Finance started to diverge from statistics in the decade around 1970. We could start with Ed Thorp's first development and use of an option pricing model in the 1960s, or the publication of Fischer Black's and Myron Scholes's famous 1973 paper, “The Pricing of Options and Corporate Liabilities,” or the publication of Robert Merton's paper, “Theory of Rational Option Pricing,” the same year.
Popular finance books usually describe the Black-Scholes option pricing model as horrendously complex and requiring advanced mathematics. That's silly. The basic idea is simple. Some of the technical details in proving it are complicated, and the formula itself looks a bit intimidating compared to, say, 2 + 2 = 4, but that's no reason to ignore the insight.
Suppose there is a stock that sells for $70 today and will be worth either $100 or $50 tomorrow. What is an option to buy 100 shares of the stock at $80 per share tomorrow worth? Your first thought might be zero. You can buy the stock for $70; why would you pay for the right to buy it at $80? The reason the option has value is you get to choose whether to buy tomorrow, after you know the new stock price. The option is worth $2,000 ($20 per share) if the stock goes up, and zero if the stock goes down.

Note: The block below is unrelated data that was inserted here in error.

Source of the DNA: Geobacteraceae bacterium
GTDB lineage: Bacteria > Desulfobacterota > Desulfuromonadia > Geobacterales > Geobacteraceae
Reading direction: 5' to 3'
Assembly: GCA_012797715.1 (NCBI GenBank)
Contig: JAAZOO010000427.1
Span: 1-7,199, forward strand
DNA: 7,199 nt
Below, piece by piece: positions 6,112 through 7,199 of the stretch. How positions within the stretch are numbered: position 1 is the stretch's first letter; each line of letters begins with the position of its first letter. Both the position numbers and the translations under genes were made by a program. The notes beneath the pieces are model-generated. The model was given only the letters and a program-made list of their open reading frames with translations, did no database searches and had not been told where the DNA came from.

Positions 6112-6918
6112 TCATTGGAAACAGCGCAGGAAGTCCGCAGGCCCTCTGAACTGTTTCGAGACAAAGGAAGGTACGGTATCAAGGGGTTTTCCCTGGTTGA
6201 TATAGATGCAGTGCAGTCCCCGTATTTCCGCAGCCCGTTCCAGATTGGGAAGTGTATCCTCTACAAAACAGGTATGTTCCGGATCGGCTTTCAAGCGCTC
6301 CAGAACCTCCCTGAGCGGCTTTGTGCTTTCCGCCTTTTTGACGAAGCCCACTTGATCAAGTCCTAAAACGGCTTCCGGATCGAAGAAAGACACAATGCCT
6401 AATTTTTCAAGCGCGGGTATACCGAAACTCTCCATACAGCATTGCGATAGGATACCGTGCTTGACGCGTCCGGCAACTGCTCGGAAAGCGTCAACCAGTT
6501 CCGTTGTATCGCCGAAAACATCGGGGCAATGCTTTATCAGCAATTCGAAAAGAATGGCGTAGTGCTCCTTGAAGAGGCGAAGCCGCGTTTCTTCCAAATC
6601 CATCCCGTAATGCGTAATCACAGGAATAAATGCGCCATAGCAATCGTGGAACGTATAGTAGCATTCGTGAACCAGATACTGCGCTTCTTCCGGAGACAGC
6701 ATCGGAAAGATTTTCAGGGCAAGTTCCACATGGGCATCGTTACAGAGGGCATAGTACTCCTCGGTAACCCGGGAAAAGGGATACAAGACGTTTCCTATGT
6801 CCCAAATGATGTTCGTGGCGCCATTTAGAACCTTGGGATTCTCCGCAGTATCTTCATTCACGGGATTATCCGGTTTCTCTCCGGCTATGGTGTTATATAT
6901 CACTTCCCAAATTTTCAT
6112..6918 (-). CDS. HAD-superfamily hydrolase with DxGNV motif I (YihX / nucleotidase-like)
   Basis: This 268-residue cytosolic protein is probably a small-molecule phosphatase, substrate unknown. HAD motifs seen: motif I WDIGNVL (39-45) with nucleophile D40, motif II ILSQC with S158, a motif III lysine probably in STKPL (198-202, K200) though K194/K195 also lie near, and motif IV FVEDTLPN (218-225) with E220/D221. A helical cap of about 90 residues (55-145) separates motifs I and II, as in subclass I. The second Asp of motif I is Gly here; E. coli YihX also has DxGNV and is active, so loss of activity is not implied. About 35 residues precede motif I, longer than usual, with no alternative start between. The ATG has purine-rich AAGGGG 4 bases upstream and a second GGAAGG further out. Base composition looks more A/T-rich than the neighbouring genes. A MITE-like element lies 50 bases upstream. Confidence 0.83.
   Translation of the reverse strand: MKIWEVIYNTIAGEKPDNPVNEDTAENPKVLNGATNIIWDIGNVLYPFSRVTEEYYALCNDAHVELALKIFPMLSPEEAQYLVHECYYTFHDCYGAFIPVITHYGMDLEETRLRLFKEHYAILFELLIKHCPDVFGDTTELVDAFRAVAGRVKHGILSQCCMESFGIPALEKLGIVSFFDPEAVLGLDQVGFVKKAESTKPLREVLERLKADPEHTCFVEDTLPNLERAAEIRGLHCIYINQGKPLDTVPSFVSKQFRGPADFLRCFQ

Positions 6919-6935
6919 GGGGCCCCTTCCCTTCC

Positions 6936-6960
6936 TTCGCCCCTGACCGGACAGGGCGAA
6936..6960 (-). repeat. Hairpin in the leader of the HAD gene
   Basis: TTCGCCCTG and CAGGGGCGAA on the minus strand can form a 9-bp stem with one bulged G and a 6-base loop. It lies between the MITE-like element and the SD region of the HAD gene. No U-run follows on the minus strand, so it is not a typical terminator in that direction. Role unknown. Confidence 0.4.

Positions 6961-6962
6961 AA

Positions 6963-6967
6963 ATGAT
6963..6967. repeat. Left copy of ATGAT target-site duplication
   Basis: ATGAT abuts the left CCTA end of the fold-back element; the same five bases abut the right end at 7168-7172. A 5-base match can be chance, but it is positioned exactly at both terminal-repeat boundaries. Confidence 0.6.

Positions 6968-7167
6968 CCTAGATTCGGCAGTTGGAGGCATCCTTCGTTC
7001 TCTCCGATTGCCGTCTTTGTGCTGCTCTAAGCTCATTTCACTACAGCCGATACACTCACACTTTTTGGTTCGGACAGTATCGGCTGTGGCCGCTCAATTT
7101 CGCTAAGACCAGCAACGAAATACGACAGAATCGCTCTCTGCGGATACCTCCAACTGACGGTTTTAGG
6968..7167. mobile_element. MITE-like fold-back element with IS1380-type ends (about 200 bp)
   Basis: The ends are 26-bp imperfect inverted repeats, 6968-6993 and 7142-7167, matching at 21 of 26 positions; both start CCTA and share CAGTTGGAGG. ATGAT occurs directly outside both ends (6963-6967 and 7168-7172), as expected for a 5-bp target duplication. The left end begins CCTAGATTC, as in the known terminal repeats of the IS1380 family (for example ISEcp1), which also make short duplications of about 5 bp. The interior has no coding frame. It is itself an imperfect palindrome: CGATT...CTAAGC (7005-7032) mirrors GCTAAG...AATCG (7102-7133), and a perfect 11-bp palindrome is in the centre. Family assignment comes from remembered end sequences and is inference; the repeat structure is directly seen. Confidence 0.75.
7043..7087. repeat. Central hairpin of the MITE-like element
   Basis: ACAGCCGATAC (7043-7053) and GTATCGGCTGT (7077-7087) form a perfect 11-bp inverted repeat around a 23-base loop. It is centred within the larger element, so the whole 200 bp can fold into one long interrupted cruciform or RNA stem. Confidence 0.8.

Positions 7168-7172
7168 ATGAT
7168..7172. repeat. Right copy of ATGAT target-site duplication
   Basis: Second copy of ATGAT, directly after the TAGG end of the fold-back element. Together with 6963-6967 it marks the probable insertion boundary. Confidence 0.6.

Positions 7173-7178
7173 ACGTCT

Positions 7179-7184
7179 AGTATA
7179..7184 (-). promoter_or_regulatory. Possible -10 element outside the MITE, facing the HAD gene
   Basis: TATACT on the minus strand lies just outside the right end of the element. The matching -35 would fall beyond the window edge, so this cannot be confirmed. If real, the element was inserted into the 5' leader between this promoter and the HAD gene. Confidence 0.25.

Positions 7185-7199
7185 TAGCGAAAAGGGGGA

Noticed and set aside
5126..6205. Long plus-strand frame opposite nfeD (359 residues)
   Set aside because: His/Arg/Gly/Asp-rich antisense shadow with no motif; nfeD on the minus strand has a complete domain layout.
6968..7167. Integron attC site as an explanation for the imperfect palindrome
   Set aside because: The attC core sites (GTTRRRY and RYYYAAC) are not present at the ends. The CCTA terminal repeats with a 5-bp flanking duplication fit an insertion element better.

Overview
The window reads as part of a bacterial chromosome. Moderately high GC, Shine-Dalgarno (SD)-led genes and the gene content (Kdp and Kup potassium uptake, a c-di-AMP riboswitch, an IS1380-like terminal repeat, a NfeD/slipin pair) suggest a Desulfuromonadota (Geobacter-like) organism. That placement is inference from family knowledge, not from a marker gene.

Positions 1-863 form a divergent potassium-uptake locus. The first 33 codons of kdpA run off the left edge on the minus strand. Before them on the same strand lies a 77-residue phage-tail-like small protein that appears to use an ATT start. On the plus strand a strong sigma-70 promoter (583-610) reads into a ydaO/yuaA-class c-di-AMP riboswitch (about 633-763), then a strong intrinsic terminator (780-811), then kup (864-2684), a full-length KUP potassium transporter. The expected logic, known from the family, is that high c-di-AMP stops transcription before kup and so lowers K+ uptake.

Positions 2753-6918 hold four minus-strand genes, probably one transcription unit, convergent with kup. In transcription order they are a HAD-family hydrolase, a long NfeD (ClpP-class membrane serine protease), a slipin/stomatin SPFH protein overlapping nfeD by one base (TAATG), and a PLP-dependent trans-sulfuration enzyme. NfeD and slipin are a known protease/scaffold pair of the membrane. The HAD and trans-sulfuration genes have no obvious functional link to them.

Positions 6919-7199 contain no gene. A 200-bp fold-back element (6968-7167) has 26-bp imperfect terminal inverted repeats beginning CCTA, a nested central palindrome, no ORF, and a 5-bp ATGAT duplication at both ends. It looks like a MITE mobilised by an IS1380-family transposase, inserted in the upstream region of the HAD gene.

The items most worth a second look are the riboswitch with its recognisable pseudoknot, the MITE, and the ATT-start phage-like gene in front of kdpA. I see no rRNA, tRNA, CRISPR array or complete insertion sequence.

Suppose you bought 40 shares of stock. These will be worth $4,000 tomorrow if the stock price goes up, and $2,000 if the stock price goes down. Either way, they're worth $2,000 more than the option. Since 40 ...